What are executive actions?

During his first week in office, President Donald Trump has been busy exercising his presidential pen. He has signed a series of executive actions ranging from slowing the implementation of Obamacare to fulfilling his campaign promise of building a wall along the southern border with Mexico.

But what exactly are executive actions? And just how meaningful are these actions taken by President Trump? 

Executive actions get their power from Article II of the Constitution. There are a number of different edicts that fall under this category—from presidential proclamations to presidential directives-- but the two most important are executive orders and presidential memoranda.

Executive orders carry the greatest weight. “It’s a document that orders the executive branch officials to do something,” as Saikrishna Prakash, a law professor at the University of Virginia puts it.

So far Trump has signed four executive orders (President Obama had signed 279 by the time he was done).  These orders are required by law to be recorded in the Federal Register and archived which means there is always a binding document recording the action.

The Constitution grants Congress the power to write legislation, executive orders are the president’s tool to implement lasting and meaningful policy within the powers granted to a president in the Constitution. For instance, Harry Truman’s Executive Order 9981 integrated the armed forces and John Kennedy’s Executive Order 10925 created the requirement that government contractors had to implement affirmative action policies.

If a president issues an executive orders telling federal agencies to act outside of the powers given to the executive branch in the Constitution it is meaningless. One of Obama’s first acts as president was to sign an order closing the military prison Guantanamo Bay, something he campaigned heavily on in the 2008 election, but without congressional approval it was unenforceable.  Congress refused to authorize the transfer of inmates to U.S. soil and the prison remains open today.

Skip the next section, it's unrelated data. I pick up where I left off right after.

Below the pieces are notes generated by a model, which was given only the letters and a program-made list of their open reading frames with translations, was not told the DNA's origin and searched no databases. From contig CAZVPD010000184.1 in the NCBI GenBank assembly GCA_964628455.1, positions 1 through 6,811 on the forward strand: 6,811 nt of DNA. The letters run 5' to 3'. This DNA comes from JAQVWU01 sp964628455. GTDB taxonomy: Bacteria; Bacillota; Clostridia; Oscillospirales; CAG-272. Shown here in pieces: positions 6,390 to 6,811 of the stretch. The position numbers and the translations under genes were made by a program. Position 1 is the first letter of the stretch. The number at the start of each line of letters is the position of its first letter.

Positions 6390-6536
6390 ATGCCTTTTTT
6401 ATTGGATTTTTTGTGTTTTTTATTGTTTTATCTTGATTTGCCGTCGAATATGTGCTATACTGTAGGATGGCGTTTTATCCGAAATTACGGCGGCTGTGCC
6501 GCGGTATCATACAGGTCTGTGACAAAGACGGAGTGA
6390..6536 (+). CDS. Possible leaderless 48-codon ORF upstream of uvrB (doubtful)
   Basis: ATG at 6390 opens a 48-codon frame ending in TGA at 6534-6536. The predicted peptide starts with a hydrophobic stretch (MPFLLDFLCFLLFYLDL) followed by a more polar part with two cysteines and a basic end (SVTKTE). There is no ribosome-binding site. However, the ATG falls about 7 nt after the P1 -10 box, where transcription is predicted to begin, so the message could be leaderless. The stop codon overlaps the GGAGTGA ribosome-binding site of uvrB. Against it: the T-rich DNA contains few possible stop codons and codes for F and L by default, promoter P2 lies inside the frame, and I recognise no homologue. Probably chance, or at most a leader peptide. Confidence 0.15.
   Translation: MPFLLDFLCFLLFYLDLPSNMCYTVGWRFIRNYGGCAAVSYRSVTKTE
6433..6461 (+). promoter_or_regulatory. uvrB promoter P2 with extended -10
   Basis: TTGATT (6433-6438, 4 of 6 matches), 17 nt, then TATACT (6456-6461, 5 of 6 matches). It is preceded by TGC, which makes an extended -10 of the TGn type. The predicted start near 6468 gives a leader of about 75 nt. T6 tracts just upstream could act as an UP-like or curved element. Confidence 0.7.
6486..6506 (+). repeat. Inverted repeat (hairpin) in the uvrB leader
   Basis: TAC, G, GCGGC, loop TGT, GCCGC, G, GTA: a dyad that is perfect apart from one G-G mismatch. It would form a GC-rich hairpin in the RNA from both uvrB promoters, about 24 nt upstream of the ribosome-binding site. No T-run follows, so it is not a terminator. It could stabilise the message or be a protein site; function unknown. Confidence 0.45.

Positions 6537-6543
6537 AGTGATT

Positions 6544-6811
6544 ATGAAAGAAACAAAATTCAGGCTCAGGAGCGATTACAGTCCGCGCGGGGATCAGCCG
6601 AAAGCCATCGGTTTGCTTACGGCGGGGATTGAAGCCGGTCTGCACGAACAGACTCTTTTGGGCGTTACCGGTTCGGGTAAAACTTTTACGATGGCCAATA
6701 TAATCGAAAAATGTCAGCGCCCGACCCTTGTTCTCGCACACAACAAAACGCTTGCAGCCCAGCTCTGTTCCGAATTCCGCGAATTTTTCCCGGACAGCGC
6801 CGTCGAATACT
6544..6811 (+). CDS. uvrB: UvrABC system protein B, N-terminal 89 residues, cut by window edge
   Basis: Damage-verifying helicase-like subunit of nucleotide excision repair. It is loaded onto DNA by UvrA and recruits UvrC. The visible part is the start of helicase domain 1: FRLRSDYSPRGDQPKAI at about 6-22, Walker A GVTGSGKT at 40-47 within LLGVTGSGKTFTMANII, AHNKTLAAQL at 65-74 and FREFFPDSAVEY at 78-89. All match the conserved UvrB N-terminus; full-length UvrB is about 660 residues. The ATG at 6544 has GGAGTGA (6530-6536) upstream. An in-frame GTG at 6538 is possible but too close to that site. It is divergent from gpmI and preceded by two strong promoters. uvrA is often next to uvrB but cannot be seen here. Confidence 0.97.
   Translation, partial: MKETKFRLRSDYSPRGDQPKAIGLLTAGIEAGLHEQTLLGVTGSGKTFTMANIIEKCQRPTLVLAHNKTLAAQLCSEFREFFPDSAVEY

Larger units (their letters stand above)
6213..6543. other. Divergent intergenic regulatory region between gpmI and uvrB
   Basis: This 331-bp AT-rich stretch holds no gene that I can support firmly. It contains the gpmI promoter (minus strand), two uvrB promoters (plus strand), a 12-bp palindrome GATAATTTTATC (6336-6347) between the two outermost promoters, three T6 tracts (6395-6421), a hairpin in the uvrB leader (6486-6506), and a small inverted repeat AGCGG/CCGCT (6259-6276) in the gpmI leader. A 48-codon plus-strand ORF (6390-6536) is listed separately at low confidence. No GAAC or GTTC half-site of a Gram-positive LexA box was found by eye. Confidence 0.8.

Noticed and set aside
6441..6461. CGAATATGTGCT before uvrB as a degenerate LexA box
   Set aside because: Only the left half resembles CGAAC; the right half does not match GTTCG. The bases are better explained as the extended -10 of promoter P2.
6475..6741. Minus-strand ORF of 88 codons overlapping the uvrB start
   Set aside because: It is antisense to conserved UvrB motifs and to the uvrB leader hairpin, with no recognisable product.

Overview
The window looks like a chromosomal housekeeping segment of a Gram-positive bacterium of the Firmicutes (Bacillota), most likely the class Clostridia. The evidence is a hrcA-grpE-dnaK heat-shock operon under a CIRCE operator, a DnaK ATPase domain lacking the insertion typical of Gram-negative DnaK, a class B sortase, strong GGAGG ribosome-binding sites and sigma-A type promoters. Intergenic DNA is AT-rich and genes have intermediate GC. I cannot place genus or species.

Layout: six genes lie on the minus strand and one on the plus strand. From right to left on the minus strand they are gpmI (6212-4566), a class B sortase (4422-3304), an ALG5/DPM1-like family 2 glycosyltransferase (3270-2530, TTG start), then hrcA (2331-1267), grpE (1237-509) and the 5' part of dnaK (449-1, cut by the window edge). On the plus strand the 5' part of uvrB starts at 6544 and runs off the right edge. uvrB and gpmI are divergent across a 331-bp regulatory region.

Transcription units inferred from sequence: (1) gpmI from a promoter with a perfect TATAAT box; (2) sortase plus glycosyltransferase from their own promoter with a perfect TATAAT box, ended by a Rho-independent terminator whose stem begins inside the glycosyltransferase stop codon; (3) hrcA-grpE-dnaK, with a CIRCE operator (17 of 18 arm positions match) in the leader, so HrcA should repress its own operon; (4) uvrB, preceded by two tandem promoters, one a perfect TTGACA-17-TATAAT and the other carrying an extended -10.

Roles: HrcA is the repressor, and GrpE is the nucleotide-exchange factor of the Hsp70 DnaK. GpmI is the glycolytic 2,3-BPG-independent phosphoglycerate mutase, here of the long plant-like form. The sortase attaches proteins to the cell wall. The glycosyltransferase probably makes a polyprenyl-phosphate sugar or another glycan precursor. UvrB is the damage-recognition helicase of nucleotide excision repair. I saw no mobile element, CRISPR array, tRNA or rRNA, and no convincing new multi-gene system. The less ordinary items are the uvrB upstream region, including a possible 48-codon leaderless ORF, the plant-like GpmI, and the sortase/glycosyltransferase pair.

Presidential memoranda are next on the hierarchical ladder. Due to the blurred nature of their use and power they have been called “executive orders by another name” The president uses this tool to state the administration’s position on a more general scope of policy. John Hudak of the Brookings Institute notes an advantage presidents have of using presidential memorandums over executive orders is, “they [executive orders] have taken on such a pejorative connotation.” This “pejorative connotation” stems from the fear of presidents abusing their power by going around congress to implement their own laws.  In the public eye and in an increasingly political atmosphere, presidential memoranda sound less harmful than executive orders.

Memorandums act as proposals to persuade, rather than order bureaucracies to move in a certain direction.  So far President Trump has issued eight memorandums ranging from removing the U.S. from the Trans- Pacific Partnership (TPP) to instituting a hiring freeze within the federal government.

The distinctions between these presidential edicts are blurry and the Constitution does not give them any formal definition. Although presidents have historically relied on executive orders, President Obama and (so far in his first week) President Trump have used presidential memoranda to cast their influence over specific policies.  Both actions have a binding effect on the entire executive branch.

Dr. Lara Brown Associate Professor and Interim Director of the George Washington University School of Political Management sees a political motive in the growth of all this presidential paper. “Presidents have promised more and more,” she says “and have not been any more successful working with congress.” Brown says because of this, presidents have sought to do more on their own.

So what is the significance of Trump’s executive actions so far?  Congress still has the “power of the purse” and it would take their action to implement some of what Trump lays out in his orders and memoranda. For example, while President Trump can sign an executive order telling his agencies and departments to begin the construction of a wall, it is up to congress to appropriate the funds necessary for the wall to actually be built. Unlike Obama’s failure to close Gitmo, Trump has a congress willing to work with him.

Cristina Rodriguez a law professor at Yale, says it’s important not to get too caught up on the particular edicts a president uses, but to focus on “what actually gets done.” This will be Mr. Trump’s test as he continues to push his large political agenda and trying to rally members in congress to enact the proposals he has put forward.